Tag Archives: Queen’s Scholar

George Hall Stack

George Stack was the son of Richard Stack, an Irish physician. He was born in 1879 and joined Westminster School in 1893. He was admitted as a Queen’s Scholar and remained with the school for a year, before leaving in April 1894. Little is known of his time at the school, and it is not until he joined the military in 1898 do firm records of his life begin.

He enrolled in the Royal Military Academy at Woolwich, and remained there for three years, finishing his military training and leaving in 1901. Stack became Lieutenant in 1901, and served in South Africa for two years. He was then involved in fighting during the Great War, having gained the rank of Captain in June 1907.

Throughout his time on the front he continued to climb the ranks for the British Forces, becoming Major in 1915 and Brevet Lieutenant-Colonel in 1917. This final rank was awarded to him only partially, the word ‘Brevet’ signalling that he had earned the rank through gallantry and bravery in the field, but did not have the authority of a Lieutenant-Colonel.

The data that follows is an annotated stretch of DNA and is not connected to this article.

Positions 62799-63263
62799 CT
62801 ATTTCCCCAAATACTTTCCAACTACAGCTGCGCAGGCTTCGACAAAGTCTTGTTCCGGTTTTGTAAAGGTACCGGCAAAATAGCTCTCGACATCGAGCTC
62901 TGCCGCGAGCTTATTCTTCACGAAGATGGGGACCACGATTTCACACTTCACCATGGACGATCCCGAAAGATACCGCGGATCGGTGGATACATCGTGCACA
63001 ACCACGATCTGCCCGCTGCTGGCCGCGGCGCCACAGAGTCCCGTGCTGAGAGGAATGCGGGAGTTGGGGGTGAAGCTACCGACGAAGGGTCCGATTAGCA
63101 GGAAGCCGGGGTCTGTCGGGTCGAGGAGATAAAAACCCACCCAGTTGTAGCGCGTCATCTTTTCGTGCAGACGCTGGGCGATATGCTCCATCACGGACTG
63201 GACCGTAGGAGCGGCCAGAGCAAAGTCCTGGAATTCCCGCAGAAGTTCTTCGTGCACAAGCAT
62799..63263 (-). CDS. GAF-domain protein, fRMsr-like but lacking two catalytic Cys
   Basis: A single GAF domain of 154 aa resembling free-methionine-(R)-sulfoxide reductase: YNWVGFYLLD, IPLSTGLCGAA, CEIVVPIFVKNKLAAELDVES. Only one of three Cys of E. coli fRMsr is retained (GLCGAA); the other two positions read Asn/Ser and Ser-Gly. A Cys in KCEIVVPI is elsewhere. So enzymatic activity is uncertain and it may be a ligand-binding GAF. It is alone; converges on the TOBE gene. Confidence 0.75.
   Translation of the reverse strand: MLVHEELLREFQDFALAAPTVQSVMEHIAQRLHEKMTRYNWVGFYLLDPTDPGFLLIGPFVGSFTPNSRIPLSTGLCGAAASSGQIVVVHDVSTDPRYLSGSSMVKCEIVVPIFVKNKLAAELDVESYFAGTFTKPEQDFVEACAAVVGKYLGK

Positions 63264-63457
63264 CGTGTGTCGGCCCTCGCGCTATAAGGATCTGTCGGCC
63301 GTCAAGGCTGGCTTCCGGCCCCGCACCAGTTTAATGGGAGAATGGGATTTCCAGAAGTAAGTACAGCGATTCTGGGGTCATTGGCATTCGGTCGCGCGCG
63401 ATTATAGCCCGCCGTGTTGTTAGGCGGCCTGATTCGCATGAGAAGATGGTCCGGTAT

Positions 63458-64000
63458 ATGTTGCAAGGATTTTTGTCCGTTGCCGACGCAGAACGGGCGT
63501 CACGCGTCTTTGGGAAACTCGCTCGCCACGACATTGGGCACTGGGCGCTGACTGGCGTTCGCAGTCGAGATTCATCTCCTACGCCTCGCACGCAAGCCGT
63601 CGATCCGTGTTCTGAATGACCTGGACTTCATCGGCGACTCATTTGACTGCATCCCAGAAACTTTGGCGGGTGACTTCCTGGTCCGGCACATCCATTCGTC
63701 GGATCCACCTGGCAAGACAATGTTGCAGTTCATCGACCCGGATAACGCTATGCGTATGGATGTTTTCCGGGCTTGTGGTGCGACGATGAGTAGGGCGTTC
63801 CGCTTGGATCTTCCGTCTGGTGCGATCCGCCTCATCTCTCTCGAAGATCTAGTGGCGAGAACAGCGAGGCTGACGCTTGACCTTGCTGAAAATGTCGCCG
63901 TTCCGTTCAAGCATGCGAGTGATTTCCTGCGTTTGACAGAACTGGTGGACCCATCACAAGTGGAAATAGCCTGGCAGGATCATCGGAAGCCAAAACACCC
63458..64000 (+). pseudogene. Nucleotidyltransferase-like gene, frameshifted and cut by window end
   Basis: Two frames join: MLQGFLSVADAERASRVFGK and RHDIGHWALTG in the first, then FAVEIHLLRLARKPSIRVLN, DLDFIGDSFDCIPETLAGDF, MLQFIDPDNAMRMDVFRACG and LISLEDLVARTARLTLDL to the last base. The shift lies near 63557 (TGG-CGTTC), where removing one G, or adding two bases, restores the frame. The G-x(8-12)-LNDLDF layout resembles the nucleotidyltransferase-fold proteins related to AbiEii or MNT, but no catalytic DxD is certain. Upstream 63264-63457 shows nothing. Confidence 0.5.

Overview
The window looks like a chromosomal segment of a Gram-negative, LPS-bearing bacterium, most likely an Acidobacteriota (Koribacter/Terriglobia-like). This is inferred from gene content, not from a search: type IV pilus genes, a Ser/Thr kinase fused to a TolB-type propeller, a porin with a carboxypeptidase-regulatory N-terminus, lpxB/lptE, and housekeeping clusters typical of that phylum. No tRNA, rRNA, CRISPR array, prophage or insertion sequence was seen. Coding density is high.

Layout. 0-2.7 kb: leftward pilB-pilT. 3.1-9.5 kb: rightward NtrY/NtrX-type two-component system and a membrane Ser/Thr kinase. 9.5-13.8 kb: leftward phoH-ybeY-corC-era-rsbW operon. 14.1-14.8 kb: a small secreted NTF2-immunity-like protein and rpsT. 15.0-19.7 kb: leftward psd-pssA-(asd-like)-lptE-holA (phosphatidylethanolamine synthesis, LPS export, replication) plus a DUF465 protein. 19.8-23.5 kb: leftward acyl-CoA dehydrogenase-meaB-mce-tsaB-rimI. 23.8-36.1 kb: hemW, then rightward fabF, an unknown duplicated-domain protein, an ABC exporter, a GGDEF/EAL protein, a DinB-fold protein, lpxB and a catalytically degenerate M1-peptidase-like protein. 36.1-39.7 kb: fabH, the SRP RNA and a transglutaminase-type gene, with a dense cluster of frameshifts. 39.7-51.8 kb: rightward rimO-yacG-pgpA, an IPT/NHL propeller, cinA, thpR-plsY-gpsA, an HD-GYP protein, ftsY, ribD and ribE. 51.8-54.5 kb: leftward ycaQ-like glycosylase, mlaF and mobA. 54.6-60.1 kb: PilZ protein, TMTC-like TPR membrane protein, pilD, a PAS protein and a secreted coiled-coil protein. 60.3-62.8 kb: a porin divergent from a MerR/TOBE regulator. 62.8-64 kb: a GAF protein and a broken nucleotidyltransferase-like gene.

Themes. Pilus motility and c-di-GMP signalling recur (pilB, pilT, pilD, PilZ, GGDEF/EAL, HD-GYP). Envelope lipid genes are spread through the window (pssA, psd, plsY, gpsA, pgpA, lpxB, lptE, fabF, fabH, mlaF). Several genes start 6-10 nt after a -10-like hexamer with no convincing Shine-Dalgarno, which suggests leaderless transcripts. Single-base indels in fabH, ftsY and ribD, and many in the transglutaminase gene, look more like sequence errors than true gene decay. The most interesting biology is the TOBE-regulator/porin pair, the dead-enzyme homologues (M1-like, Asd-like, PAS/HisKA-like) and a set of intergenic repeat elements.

Stack is mentioned several times in despatches, primarily during 1916 and 1917. In 1917 he was wounded, yet no records indicate whether he was invalided home or rested at a military field hospital.

Once more there is a gap in the records, and tragically we hear no more of George Stack until 1919. It was this year that he passed away, losing his life in Gaza in September 1919. How he came to be there, and what his role was in this capacity is unknown, as is the manner in which he died.

‘’Ruins of Gaza’ painted in 1919 by Sydney W. Carline.
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Archibald Henry Hogarth